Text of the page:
Not all judges rule alike

Using data from the Syracuse TRAC immigration judge reports, I examined the performance of immigration courts and judges for the five years between 2011 and 2016. I included only judges who handled at least 100 asylum cases during this period, giving me a sample of 267 judges across 54 courts. On average, judges handled about 400 cases each, ranging from a low of 108 cases over the five-year period to a high of 2,240 cases.

Here’s what I found.

First, despite the law’s clear criteria, asylum denial rates vary widely by judge. Of the 115,500 cases studied, judges denied asylum in just under half the cases. But that is only the average. One judge denied asylum in nearly every case; another, almost never.

Second, as the figure below shows, asylum denial rates vary by region. Among New York’s 31 judges, the median denial rate was only 14 percent. However, the seven Houston judges denied 86 percent of asylum requests. One immigration attorney told me that the best advice she can give an asylum applicant living in Houston is to move to an area of the country such as Arlington, Va., where the chances of being granted asylum are much higher.


Third, approval rates across judges who serve on the same state court vary dramatically — even though cases are assigned randomly. One San Francisco judge denied asylum in nearly every case; another denied less than one-fifth of the cases. I found that kind of variation within almost all of the immigration courts.

Three factors affect the likelihood that someone will be granted asylum.

One is simple: Having a lawyer makes you more likely to prevail.

Second is what region an applicant comes from. For example, asylum claimants from Central American countries are much more likely to be denied asylum than those from other parts of the world, such as China. That may be in part because they tend to apply for asylum in a region with less sympathetic courts, such as the Southwest, and because there they are less likely than others to have access to legal counsel.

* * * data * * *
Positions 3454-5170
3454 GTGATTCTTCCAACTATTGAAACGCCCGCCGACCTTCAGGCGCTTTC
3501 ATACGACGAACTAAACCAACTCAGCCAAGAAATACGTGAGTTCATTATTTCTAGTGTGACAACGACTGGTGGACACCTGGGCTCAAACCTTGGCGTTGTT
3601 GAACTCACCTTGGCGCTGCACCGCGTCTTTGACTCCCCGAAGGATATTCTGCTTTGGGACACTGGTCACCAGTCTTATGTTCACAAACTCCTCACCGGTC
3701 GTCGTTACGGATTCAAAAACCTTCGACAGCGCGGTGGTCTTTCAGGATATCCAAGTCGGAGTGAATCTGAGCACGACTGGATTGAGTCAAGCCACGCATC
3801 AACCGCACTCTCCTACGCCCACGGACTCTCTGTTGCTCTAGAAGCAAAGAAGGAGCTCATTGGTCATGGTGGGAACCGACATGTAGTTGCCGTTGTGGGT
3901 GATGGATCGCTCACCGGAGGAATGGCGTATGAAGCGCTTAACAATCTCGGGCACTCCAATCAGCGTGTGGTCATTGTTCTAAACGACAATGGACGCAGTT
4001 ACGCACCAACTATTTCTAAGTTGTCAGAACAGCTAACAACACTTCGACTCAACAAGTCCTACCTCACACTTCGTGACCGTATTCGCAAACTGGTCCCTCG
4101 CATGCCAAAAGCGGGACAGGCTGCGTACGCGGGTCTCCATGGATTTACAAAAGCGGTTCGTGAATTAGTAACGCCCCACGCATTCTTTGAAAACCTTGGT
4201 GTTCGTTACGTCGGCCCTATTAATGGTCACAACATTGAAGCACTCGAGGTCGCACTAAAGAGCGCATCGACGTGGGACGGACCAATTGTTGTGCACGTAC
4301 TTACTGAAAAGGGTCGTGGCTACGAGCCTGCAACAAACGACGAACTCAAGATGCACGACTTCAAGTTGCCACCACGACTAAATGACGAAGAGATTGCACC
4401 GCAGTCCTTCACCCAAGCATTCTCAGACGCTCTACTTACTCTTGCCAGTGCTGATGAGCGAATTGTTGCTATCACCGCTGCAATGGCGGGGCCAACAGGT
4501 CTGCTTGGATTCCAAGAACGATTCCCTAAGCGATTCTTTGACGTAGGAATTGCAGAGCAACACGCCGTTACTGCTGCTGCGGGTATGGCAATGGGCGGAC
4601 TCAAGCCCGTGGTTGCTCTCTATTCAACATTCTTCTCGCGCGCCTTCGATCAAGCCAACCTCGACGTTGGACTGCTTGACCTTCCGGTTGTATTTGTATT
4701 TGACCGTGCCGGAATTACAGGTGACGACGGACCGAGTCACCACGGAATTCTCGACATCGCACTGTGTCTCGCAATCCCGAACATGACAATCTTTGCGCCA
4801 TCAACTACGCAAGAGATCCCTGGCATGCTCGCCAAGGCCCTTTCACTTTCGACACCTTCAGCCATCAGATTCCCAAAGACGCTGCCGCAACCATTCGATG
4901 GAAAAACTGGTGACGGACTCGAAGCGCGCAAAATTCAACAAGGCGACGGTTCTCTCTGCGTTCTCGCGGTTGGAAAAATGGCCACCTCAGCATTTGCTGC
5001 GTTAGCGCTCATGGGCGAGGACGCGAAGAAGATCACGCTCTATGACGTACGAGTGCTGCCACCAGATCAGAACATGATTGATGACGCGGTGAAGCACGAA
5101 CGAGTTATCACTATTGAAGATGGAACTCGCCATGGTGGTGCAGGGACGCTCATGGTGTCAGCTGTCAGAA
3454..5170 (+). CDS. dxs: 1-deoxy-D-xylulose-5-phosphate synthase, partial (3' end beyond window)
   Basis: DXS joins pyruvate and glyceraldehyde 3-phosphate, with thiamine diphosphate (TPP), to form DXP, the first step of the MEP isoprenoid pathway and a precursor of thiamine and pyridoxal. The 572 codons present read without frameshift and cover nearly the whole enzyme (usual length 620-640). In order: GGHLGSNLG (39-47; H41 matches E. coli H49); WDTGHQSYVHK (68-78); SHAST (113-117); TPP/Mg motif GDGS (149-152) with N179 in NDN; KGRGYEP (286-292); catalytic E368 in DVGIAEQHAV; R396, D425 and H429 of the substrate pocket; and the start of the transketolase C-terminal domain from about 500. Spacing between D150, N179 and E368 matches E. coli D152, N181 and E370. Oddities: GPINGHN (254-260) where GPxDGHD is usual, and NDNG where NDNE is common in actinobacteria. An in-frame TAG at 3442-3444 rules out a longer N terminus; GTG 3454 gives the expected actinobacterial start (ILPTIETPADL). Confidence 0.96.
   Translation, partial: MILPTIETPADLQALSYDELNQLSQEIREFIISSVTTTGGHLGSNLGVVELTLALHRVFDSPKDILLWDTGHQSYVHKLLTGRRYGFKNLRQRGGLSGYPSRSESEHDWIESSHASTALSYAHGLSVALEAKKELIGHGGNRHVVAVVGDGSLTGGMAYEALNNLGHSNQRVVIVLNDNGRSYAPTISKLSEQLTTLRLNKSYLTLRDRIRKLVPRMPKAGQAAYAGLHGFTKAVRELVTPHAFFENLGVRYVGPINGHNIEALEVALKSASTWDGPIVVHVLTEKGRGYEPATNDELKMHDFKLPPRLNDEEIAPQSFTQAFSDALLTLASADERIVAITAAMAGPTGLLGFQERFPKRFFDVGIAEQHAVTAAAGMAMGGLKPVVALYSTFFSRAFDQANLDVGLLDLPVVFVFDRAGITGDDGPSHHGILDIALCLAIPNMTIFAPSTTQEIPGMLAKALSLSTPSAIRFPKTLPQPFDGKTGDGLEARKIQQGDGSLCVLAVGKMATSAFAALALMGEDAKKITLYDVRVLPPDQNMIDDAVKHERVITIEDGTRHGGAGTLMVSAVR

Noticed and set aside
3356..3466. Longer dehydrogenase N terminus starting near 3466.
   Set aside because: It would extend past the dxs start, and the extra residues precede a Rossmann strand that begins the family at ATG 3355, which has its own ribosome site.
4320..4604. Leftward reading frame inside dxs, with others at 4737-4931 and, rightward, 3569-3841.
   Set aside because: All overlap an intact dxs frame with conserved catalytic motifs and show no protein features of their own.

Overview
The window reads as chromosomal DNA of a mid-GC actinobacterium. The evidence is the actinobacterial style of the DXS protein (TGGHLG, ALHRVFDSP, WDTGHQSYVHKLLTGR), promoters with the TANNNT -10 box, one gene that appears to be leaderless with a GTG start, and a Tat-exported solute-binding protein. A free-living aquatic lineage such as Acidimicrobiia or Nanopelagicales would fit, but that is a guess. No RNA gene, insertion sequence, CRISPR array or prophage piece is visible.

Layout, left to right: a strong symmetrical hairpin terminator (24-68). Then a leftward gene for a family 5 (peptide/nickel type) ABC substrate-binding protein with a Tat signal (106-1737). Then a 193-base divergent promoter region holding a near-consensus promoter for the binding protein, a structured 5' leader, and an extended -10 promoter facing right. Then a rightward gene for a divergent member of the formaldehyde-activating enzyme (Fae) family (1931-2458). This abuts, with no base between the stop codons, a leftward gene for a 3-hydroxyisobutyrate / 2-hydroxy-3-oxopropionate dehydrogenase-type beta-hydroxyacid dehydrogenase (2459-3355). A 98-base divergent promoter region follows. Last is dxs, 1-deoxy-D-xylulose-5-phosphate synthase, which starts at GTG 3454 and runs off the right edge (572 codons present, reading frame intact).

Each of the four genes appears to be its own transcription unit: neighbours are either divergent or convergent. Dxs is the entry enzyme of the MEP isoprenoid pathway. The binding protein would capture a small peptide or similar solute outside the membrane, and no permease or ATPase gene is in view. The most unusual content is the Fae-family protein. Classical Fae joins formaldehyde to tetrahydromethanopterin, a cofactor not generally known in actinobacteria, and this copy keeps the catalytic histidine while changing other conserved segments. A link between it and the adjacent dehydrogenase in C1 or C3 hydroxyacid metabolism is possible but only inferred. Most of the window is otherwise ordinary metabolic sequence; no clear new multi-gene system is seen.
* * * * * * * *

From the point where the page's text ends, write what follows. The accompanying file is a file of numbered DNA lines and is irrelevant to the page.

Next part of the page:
Third is the gender of the judge. As you can see in the figure below, male judges are 20 percent more likely to deny asylum than are female judges. Interestingly, women appointed by Republican attorneys general rule more similarly to women appointed by Democrats than to their male fellow Republicans. The same is true for female judges appointed by Democratic attorneys general.


Women also appear to be more likely to grant asylum in cases involving families with minor children, at least according to a great deal of anecdotal evidence from immigration lawyers.

Here’s what doesn’t make a difference: a judge’s background, past employment, law school attended or the party of the president who appointed them.

What difference will the new Trump rules make?

As the Trump administration’s new rules are implemented, ICE agents are likely to deny more asylum cases — pushing them into the overflowing immigration courts. We don’t know whether the newly appointed immigration judges will differ significantly from their colleagues. Presumably they will be tougher on asylum seekers. But because judges seem to rule based on their own proclivities, they could well thwart or even reverse the impact of the new rules.

We will find out how easy – or hard – it is for one administration to change asylum seekers’ fates.

Richard Vengroff is professor emeritus of political science at the University of Connecticut and an accredited immigration representative with the Community Action Committee of Cape Cod and the Islands.